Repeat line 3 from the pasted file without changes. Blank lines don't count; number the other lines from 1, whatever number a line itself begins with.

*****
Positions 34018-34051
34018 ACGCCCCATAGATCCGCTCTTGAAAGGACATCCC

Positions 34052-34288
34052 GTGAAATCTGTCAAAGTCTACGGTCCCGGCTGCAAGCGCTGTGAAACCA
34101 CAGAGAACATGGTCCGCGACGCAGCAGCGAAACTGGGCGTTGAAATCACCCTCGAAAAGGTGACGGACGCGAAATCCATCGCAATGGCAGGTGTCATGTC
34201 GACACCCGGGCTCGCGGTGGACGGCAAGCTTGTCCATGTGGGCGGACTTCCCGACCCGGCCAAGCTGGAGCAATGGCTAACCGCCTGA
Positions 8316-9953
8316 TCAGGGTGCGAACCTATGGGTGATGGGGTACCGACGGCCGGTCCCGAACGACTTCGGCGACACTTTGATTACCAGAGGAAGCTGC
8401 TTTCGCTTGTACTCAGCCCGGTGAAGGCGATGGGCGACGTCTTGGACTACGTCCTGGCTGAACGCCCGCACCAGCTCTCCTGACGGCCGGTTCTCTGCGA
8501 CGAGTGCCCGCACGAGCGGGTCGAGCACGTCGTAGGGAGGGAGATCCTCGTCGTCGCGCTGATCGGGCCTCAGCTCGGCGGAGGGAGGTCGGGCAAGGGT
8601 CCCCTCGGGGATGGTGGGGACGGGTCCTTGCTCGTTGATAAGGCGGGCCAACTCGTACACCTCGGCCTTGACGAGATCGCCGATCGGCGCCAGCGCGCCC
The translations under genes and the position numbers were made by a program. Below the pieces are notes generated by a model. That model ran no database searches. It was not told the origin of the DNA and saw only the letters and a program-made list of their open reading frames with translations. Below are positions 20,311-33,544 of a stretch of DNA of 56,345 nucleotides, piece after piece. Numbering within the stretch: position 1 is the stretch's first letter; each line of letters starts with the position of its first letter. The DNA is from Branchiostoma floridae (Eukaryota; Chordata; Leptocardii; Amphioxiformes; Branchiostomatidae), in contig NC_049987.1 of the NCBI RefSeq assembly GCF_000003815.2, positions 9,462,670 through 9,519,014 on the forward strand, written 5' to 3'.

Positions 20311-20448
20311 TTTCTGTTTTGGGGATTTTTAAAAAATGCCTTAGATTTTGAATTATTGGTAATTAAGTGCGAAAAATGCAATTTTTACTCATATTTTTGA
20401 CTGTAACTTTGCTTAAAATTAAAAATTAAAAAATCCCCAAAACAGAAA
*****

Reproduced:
Positions 34052-34288